A blooming good start

about  Nardoo Hills Reserves  
on 05 Sep 2017 
Creamy-Candles (Stackhousia monogyna)<br/>Photo: Michael Williams / It's A Wildlife Creamy-Candles (Stackhousia monogyna)
Photo: Michael Williams / It's A Wildlife
Blue Beard (Pheladenia deformis)<br/>Photo: Michael Williams / It's A Wildlife Blue Beard (Pheladenia deformis)
Photo: Michael Williams / It's A Wildlife
Gold-dust Wattle (Acacia acinacea)<br/>Photo: Michael Williams / It's A Wildlife Gold-dust Wattle (Acacia acinacea)
Photo: Michael Williams / It's A Wildlife
Hoary Sunray (Leucochrysum albicans)<br/>Photo: Michael Williams / It's A Wildlife Hoary Sunray (Leucochrysum albicans)
Photo: Michael Williams / It's A Wildlife
Common Rice Flower (Pimelea humilis)<br/>Photo: Michael Williams / It's A Wildlife Common Rice Flower (Pimelea humilis)
Photo: Michael Williams / It's A Wildlife
Gorse Bitter Pea (Daviesia ulicifolia)<br/>Photo: Michael Williams / It's A Wildlife Gorse Bitter Pea (Daviesia ulicifolia)
Photo: Michael Williams / It's A Wildlife
Tangled Guinea-flower (Hibbertia exutiacies)<br/>Photo: Michael Williams / It's A Wildlife Tangled Guinea-flower (Hibbertia exutiacies)
Photo: Michael Williams / It's A Wildlife
It’s been a zesty start to spring in Victoria; by zesty I mean freezing cold mornings and sunny days. Zesty! The thing to note though is that spring is here, and that has to put a smile on your face. The wildflowers are poking their heads out, albeit it very slowly this year (a little like me on a Monday morning) and the usual early bloomers are making their glorious appearance.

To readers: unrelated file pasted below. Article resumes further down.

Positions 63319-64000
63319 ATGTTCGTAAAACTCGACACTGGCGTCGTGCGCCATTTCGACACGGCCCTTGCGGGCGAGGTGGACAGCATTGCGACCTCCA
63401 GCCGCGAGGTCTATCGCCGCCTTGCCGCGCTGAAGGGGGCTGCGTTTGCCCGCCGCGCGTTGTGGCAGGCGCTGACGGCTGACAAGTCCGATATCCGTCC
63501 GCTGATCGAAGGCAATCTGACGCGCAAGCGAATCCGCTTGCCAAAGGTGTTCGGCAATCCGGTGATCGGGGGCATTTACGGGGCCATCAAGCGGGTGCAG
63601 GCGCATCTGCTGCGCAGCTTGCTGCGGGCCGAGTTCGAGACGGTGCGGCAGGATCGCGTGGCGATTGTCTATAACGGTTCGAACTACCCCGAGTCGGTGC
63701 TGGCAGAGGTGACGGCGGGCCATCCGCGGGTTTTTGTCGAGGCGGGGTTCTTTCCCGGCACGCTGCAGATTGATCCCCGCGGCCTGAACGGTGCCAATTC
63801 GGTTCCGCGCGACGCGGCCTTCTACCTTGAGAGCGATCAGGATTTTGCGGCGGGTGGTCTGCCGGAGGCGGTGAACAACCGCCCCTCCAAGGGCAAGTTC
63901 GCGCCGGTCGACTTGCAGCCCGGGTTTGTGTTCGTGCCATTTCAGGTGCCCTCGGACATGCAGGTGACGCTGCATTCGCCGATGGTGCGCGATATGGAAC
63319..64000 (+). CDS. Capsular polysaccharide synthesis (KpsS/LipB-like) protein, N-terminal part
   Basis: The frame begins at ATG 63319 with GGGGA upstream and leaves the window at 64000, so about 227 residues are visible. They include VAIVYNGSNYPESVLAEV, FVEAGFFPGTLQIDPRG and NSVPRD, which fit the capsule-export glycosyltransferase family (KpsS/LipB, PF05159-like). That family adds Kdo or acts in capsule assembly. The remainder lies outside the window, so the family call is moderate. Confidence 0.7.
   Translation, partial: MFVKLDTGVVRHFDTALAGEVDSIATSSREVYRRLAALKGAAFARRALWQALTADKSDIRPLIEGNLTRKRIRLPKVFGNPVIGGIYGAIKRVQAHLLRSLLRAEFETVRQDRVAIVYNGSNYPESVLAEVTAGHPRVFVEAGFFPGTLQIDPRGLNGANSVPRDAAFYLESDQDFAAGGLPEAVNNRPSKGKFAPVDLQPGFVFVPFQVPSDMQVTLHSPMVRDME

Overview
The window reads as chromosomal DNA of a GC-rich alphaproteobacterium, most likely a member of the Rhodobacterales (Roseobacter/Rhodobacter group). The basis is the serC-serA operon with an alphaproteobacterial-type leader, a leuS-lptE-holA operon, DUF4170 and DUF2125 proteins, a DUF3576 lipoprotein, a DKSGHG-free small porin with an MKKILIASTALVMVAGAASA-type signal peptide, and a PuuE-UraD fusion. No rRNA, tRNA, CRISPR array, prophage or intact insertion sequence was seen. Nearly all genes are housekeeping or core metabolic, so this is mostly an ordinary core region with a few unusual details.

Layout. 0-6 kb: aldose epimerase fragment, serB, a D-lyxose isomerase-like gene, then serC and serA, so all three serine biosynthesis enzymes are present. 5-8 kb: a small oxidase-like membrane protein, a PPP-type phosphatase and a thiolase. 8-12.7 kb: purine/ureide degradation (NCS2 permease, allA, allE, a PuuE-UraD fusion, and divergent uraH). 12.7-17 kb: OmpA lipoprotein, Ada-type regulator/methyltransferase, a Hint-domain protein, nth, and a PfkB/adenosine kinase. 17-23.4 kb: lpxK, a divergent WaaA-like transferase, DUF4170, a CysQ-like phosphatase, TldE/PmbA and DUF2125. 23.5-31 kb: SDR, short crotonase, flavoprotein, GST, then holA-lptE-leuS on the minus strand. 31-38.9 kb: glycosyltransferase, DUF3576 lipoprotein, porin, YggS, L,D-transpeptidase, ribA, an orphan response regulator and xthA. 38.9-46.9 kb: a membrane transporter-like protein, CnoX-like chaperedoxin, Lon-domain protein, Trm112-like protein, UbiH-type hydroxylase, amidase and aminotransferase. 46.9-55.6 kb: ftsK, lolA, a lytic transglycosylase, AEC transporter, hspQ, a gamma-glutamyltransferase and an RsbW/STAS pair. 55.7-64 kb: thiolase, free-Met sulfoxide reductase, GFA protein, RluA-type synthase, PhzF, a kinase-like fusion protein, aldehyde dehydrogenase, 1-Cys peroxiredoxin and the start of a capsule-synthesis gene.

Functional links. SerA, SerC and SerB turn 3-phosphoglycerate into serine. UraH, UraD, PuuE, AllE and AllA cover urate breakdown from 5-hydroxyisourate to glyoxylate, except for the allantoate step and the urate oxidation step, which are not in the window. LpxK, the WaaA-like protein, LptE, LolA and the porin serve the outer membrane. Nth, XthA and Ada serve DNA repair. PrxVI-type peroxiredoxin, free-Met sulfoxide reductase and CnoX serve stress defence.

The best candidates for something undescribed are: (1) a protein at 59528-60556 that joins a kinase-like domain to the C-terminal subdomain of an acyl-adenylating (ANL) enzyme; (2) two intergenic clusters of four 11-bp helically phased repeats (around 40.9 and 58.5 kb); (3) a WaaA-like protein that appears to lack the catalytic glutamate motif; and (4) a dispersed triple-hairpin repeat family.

The peas, orchids, Acacias and daisies are showing their resilience and are in good numbers at our Nardoo Hills Reserve in Victoria. The ongoing weed control efforts are really paying off, making way for the magnificent native plants.

Starting last weekend we kick-started our new photographic assignment. We began photographing the flowers of Nardoo Hills and the plan is to capture as many species as possible as they bloom throughout the seasons; building a flower photographic catalogue for the property from there. It's an ambitious mission, but we're up for the challenge. 

These are exciting times for my Michael and I as this is what we love to do. We're like two (nerd) kids in a lolly shop and are just itching to see what we can find and add to the photographic collection. We’ll slowly work our way through the endangered plains grassy woodland, hillcrest herb-rich woodland, metamorphic slopes shrubby woodland, box-ironbark forest and broombush mallee; those habitats all call Nardoo Hills home.

Here are some macro photos of a few of the early bloomers. Stay tuned for more blog posts and we'll keep you informed on future finds and photographs. We hope you enjoy the botanical journey as much as we enjoy capturing the photos.

– Sharon Williams (Photos: Michael Williams/It’s A Wildlife)

Blue Beard (Pheladenia deformis)<br/>Photo: Michael Williams / It's A Wildlife Blue Beard (Pheladenia deformis)
Photo: Michael Williams / It's A Wildlife
Gold-dust Wattle (Acacia acinacea)<br/>Photo: Michael Williams / It's A Wildlife Gold-dust Wattle (Acacia acinacea)
Photo: Michael Williams / It's A Wildlife
Hoary Sunray (Leucochrysum albicans)<br/>Photo: Michael Williams / It's A Wildlife Hoary Sunray (Leucochrysum albicans)
Photo: Michael Williams / It's A Wildlife
Common Rice Flower (Pimelea humilis)<br/>Photo: Michael Williams / It's A Wildlife Common Rice Flower (Pimelea humilis)
Photo: Michael Williams / It's A Wildlife
Gorse Bitter Pea (Daviesia ulicifolia)<br/>Photo: Michael Williams / It's A Wildlife Gorse Bitter Pea (Daviesia ulicifolia)
Photo: Michael Williams / It's A Wildlife
Tangled Guinea-flower (Hibbertia exutiacies)<br/>Photo: Michael Williams / It's A Wildlife Tangled Guinea-flower (Hibbertia exutiacies)
Photo: Michael Williams / It's A Wildlife